Anyone who can make a decent argument why this joke should be bad enough to end a friendship? Or could Randall just not find anything better. Did it need to be related to driving? I like the idea of answering like this, but cannot really understand why such a joke would necessitate such a fierce response...? --Kynde (talk) 13:04, 28 January 2020 (UTC)
- It's kind of a cultural joke that puns are the one of the lowest forms of wit, and that especially bad or forced puns are so bad as to merit comical overreactions, such as flipping tables, throwing yourself out of a window, or expressing physical pain. It might be an internet thing, although I'm sure the sentiment pre-dates the internet. Cueball is not seriously suggesting ending their friendship - he's just suggesting that he should, as penance for the terribleness of the pun. I believe the pun doesn't have to relate to driving - Randall has just found a clever way to express disapproval that happens to use driving directions. Hawthorn (talk) 14:05, 28 January 2020 (UTC)
- Possible reason: it's not that the pun itself is so bad, it's the "get it"--Ponytail (probably) knows the pun isn't very funny, *knows Cueball didn't think it was funny*, and is demanding that he acknowledge the pun. Once is nothing, but annoyance can build up. The fiftieth time someone interrupts a real conversation with a pun, and repeats the pun if nobody gives them the laugh or at least groan they want, it becomes something like "yeah, guy, we heard you. If it was funny someone would have laughed. Stop interrupting the conversation to get attention. It's not as clever as you think it is."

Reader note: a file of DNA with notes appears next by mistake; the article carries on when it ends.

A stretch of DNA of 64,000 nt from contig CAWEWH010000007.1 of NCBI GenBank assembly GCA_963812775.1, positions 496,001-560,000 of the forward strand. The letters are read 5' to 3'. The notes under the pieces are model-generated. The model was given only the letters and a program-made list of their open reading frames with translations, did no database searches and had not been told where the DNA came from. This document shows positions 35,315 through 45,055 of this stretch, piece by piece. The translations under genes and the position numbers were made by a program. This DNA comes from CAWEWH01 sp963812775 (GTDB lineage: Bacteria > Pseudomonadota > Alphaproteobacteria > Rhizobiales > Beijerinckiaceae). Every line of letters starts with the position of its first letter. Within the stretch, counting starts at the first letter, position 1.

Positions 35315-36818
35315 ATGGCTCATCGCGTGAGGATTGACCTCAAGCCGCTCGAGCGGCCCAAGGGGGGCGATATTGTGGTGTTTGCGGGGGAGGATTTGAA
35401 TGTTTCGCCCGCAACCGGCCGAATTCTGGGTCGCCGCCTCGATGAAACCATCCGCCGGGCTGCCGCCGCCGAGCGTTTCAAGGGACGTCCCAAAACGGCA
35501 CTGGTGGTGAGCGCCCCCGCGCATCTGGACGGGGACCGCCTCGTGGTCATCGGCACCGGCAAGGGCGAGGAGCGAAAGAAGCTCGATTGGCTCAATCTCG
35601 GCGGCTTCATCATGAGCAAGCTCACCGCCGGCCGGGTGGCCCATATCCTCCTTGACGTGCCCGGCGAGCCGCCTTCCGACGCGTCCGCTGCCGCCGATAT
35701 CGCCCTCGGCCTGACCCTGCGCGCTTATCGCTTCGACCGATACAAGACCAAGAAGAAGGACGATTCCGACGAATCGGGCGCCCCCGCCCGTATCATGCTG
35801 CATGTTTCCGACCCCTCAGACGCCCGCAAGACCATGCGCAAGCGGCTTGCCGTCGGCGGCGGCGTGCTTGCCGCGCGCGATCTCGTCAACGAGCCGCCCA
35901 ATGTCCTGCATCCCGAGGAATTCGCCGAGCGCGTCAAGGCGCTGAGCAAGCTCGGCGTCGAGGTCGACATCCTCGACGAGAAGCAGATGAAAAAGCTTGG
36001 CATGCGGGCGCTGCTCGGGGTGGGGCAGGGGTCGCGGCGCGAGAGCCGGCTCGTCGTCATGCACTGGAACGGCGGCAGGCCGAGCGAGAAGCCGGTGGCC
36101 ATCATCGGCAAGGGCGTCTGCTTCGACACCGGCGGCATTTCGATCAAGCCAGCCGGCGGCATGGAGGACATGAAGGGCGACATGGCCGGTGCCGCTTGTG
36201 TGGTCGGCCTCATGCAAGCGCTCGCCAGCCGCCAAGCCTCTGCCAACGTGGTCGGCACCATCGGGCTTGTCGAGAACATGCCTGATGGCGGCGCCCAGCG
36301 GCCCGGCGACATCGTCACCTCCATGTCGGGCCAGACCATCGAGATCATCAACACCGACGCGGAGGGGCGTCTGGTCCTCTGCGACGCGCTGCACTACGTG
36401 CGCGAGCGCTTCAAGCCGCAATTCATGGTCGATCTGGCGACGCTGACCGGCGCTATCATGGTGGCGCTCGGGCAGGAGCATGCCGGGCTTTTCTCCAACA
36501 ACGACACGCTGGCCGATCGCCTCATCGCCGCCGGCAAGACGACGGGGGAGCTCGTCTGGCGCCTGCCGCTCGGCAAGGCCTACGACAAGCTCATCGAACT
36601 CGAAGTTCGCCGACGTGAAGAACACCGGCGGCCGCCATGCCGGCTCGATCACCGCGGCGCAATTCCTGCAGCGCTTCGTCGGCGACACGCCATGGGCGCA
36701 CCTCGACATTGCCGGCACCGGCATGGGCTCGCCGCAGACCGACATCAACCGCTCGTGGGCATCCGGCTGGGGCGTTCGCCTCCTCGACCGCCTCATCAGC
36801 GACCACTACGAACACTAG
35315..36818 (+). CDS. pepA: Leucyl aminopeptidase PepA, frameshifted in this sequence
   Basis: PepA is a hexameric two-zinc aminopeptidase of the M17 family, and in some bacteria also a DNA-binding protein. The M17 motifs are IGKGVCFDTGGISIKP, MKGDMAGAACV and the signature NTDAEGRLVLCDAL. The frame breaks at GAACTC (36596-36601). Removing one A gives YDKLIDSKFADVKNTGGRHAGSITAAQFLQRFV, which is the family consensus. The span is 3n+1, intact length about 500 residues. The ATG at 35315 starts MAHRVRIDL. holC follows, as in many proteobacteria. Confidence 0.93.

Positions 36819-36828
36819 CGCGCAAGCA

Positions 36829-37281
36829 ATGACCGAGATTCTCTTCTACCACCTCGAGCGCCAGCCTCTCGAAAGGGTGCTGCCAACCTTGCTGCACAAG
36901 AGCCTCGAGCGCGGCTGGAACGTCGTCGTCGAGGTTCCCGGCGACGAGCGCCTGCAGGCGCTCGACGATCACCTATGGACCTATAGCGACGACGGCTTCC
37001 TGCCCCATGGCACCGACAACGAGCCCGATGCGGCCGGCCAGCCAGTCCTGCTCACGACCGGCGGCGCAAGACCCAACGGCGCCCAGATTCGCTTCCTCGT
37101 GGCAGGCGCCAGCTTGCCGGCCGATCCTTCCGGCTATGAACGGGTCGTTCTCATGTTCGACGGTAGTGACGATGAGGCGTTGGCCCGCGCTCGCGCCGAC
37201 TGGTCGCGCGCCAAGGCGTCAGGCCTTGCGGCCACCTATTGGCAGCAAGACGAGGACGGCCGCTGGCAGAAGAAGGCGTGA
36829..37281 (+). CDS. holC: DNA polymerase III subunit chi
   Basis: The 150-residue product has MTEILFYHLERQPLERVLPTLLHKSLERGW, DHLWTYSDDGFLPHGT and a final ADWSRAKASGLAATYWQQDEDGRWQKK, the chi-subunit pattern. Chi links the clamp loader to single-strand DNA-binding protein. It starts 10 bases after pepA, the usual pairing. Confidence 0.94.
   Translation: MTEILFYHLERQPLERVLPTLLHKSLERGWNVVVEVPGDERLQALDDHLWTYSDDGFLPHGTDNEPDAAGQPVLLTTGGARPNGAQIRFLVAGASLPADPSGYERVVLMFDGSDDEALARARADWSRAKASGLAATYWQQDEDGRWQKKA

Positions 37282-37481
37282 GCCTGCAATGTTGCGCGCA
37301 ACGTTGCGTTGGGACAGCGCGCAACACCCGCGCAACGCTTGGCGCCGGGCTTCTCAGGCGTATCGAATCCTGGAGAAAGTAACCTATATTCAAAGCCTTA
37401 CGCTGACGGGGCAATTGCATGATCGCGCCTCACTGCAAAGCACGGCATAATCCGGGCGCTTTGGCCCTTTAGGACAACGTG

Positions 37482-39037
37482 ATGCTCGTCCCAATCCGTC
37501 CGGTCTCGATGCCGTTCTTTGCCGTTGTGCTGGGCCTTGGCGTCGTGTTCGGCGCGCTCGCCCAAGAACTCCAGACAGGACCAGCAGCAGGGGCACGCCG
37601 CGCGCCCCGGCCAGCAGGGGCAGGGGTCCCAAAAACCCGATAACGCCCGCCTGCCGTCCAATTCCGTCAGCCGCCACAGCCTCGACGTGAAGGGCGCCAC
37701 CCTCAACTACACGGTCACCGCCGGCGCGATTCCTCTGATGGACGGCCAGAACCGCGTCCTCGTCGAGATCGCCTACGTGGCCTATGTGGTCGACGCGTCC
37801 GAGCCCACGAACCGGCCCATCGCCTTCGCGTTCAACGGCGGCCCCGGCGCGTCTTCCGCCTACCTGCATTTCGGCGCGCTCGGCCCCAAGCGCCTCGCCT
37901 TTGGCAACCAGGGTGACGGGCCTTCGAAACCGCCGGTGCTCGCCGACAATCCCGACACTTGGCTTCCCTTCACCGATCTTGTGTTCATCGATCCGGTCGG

- As someone else mentioned, it sounds like the pun only works if you pronounce Tudor incorrectly, which could repeat a trend of Americans assuming they are right without regard to other cultures, and demonstrating that they haven't valued putting any effort in to learn this. 184.108.40.206 14:52, 28 January 2020 (UTC)
- I could be wrong, but it sounds decisively like you think you're right without regard for our culture! You're also lumping all Americans into a single group in your comment, which is at least inappropriate, if not worse. Ultimately, we can say it however we want to say it, and you can do the same! Ianrbibtitlht (talk) 19:35, 28 January 2020 (UTC)
- My penny wasn't dropping, and neither was my yod, so I added some explanation about that to the main text. --IByte (talk) 13:15, 29 January 2020 (UTC)
Given that the Tudors descend from the Welsh "Sir Tudur" (his sons being "ap Tudur", 'ap' in P-Celtic being equivalent to 'Mac'/'Mc' in Q-Celtic, and from thence trailled the dynasty that eventually became Henry (VII) Tudor and the rest of them), the South-Walian accent renders both vowels as /i/ (or maybe /i:/ for the first), or in North Wales /y/ (like the Germanic ü?), not likw the Welsh 'w' ("bws" is the public transport vehicle). The Tudurs of Penmynydd are Northern (Anglesean) but with Ceredigion lands too (mid-Southern, and nobody can really agree whether Aberystwyth is North or South, equally difficult to get to from everywhere else!) so you can take your choice on that one! 220.127.116.11 17:43, 28 January 2020 (UTC)
FALLIN LAKE AR - Kobe?